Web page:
SAN FRANCISCO, May 18 (Reuters) - California’s budget gap may be more than $17 billion, greater than the $15.7 billion gap forecast by Governor Jerry Brown, the state’s budget watchdog said in a report released on Friday.
The Legislative Analyst’s Office said it sees general fund revenue coming in roughly $550 million below the estimate in the revised budget plan Brown unveiled on Monday.
The non-partisan agency also estimated the plan overstated by about $900 million the amount in property tax revenue from shuttered redevelopment agencies the state will have to distribute to schools.
H.D. Palmer, a spokesman for Brown’s finance department, said the governor’s administration identified $2 billion in redevelopment-related funds to distribute but opted to be conservative so it included only $1.4 billion of them in its budget plan.
“Given the data we had in hand when we put the budget together, we think we properly scoped the size of the problem,” Palmer said, referring to administration’s projected $15.7 billion budget gap.
Brown said on Monday the budget deficit would swell from his January estimate of $9.2 billion due to a slow economic recovery and weaker-than expected revenue.
To tackle the shortfall, the 74-year-old Democrat proposed cutting work hours for state employees and spending cuts on social, healthcare and welfare programs.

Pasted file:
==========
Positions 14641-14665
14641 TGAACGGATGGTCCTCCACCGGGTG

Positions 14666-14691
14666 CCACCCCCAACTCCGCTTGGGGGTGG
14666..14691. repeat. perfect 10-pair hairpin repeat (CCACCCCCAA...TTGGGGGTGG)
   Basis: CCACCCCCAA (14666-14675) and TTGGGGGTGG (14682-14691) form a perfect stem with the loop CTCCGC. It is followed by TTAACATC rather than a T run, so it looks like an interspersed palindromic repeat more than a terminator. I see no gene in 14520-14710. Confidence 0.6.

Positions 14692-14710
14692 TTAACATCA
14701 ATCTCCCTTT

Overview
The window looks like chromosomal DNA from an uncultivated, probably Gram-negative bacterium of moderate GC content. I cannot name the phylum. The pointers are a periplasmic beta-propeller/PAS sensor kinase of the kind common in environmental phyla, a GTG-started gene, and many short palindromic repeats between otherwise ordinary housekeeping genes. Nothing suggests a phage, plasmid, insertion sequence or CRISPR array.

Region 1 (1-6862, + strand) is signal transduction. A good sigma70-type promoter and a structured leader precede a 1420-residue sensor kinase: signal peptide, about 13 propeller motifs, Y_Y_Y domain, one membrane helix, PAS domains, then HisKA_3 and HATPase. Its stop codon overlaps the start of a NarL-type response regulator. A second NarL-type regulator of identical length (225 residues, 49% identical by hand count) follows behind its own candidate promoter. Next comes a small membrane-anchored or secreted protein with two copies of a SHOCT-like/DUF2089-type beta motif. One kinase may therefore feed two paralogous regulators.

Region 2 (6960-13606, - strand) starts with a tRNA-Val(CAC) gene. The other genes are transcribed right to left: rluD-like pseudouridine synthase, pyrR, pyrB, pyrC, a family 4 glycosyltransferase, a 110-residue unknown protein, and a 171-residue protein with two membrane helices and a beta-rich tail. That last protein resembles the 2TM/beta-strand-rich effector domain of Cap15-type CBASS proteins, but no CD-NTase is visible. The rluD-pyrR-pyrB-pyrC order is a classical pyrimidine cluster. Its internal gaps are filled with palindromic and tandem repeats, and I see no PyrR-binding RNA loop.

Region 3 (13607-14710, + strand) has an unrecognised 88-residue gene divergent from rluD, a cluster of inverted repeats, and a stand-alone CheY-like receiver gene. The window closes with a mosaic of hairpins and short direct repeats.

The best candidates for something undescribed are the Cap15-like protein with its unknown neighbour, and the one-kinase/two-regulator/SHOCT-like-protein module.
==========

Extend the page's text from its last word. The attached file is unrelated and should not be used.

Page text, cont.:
His plan, which proposed $91.4 billion in general fund spending, also assumes voters in November will approve a ballot measure to raise the state’s sales tax and increase personal income taxes on the wealthy.
If voters reject the measure, $6.1 billion in additional spending cuts would be needed later in the year, with $5.5 billion of the cuts falling on schools and community colleges.
Credit analysts left their ratings and outlooks on California unchanged despite Brown’s bigger deficit estimate. But they said both could suffer if the governor and lawmakers fail to act quickly to close the gap. Analysts also warned they will be on the lookout for accounting gimmicks.
Lawmakers face a June 15 deadline to approve a budget for the fiscal year beginning on July 1.
The Legislative Analyst’s Office released its report as Facebook Inc held its initial public offering, which is expected to generate much-needed revenue for California as a result of taxes on capital gains.
The agency earlier this week estimated the state through its next fiscal year will see $2.1 billion in revenue linked to the IPO, assuming voters support the tax measure backed by Brown and Facebook shares rise to $45 a share in six months from their initial public offering price of $38.
Facebook’s shares closed at $38.23 on Friday, their first day of trade.
Brown’s budget plan expects Facebook-related revenue will help offset some of the state’s revenue weakness. (Reporting By Jim Christie; Editing by Eric Walsh)